Saturday, August 28, 2021
D. Benjamin Barros (Dean, Toledo) & Cameron M. Morrissey (J.D. 2021, Toledo), A Survey of Law School Deans on the Impact of the COVID-19 Pandemic, 52 U. Tol. L. Rev. 241 (2021):
We conducted an anonymous survey of deans at ABA-accredited law schools asking questions about the impact of the COVID-19 pandemic on legal education and on law school students, faculty, and staff. Invitations to participate in the survey were distributed through a listserv maintained by the ABA. The first invitation was sent out on November 20, 2020 and the last response was received on December 18, 2020. The survey was comprised of 56 questions, including six optional, extended response prompts. We received 51 total responses, representing a bit more than 25% of the 199 deans of ABA-accredited law schools. Not all respondents completed all of the questions, but we received responses for all of the questions on the survey from at least 20% of the 199 deans of ABA-Accredited law schools.
Our key findings include the following:
- Deans overall have moderate concern over the impact of the COVID-19 pandemic on their students’ education, with some reporting high concern and some reporting no concern.
- Most deans did not feel political pressure to maintain in-person classes during the pandemic. A small number of deans at public institutions, however, did feel substantial political pressure to maintain in-person classes.
- Most law schools had relatively low rates of COVID-19 infections among students, faculty, and staff.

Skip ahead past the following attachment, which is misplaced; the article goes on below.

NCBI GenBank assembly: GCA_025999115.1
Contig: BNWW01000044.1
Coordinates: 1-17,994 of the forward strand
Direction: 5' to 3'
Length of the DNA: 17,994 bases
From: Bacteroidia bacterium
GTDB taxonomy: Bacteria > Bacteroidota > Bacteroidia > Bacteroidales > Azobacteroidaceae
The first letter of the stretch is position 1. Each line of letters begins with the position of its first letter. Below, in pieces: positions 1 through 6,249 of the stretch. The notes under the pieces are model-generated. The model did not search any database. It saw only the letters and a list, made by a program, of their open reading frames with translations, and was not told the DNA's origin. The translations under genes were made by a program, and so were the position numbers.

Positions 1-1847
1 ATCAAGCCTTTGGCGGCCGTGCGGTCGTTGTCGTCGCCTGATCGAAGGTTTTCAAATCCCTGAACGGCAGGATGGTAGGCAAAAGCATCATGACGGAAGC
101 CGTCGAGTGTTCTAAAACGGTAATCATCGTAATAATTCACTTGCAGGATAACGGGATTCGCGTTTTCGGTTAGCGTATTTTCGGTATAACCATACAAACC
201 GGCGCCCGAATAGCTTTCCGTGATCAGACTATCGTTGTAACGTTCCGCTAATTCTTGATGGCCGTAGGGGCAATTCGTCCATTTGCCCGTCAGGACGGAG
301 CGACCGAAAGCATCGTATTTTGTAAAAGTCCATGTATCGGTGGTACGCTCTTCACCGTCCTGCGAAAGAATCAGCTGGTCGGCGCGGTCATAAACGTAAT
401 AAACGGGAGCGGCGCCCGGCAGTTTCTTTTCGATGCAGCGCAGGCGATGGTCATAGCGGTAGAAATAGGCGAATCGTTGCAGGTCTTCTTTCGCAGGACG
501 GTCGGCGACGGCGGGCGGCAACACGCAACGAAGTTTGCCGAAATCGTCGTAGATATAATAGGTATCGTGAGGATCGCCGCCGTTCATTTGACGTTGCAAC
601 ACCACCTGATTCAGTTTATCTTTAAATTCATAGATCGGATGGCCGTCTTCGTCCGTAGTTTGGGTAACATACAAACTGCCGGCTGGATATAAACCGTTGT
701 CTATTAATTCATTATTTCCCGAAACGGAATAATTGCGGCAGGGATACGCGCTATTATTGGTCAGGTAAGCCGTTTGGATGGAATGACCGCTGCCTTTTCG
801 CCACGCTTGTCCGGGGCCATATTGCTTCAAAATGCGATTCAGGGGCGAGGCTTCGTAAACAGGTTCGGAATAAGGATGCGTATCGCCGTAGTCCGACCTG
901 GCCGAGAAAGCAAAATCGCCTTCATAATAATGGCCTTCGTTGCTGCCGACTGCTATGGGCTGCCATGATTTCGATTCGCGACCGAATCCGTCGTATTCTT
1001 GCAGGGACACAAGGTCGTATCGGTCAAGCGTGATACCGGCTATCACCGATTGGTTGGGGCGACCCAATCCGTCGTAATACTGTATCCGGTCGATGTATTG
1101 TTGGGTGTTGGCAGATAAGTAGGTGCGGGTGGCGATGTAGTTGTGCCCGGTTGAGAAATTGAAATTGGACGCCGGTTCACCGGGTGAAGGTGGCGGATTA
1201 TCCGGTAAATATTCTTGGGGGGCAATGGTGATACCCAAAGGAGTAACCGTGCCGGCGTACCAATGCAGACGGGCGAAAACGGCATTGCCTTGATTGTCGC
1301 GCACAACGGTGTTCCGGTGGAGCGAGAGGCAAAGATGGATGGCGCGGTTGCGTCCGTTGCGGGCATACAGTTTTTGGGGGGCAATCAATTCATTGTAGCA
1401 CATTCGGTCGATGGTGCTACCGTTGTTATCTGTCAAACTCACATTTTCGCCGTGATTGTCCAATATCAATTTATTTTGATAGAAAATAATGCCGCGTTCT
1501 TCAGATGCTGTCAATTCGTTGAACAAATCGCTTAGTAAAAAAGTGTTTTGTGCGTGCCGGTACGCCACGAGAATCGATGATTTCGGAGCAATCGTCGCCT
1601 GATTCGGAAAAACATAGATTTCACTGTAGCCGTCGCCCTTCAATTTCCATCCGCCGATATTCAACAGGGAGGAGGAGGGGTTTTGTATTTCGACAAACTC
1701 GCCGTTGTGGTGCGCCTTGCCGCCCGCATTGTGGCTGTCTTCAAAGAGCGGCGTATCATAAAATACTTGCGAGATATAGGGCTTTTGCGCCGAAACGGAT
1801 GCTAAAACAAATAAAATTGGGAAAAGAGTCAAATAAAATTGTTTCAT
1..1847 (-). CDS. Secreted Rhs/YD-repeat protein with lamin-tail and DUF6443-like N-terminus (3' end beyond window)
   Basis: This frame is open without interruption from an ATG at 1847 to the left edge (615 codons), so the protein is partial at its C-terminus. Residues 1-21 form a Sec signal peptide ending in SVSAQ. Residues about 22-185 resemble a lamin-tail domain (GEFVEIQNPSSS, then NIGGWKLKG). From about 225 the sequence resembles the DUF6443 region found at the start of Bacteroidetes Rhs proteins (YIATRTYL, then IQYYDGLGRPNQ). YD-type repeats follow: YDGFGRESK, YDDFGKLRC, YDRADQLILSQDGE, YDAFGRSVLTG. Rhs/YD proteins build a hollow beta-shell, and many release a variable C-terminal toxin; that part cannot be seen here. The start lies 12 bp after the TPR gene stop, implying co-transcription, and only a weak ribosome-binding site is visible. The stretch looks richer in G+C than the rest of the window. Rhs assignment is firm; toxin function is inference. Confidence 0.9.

- J.D. enrollment at most law schools increased at most law schools during the pandemic. Enrollment by non-J.D. students and international students tended to go down. Overall enrollment at parent universities also tended to go down.
- The COVID-19 pandemic had a negative impact on: a) the finances of many, but not all, law schools; b) the emotional wellbeing of law school students, faculty, and staff; c) the stress level of law school deans.
The first four questions of the survey collected information on the state in which the school was located, the total J.D. student count, the total non-J.D. student count, and whether the school was part of a university. We have not published the responses to these questions to preserve respondent anonymity. Question 5 asked whether the law school was public or private. The respondents were split almost evenly, with 25 responding that their law school was public and 26 responding that their law school was public. Question 6 asked whether the law school was religiously affiliated. 10 respondents indicated that their school was religious and 41 indicated that their school was non-religious, indicating an approximately 20%/80% split in responses between religious and secular institutions.
Law360, Law Deans Felt Negative Impacts Of Pandemic, Survey Finds:
Law school deans experienced many of the same negative effects of the COVID-19 pandemic as BigLaw attorneys, including more stress, salary cuts, greater health concerns and hiccups in transitioning to remote work, according to a recently released report.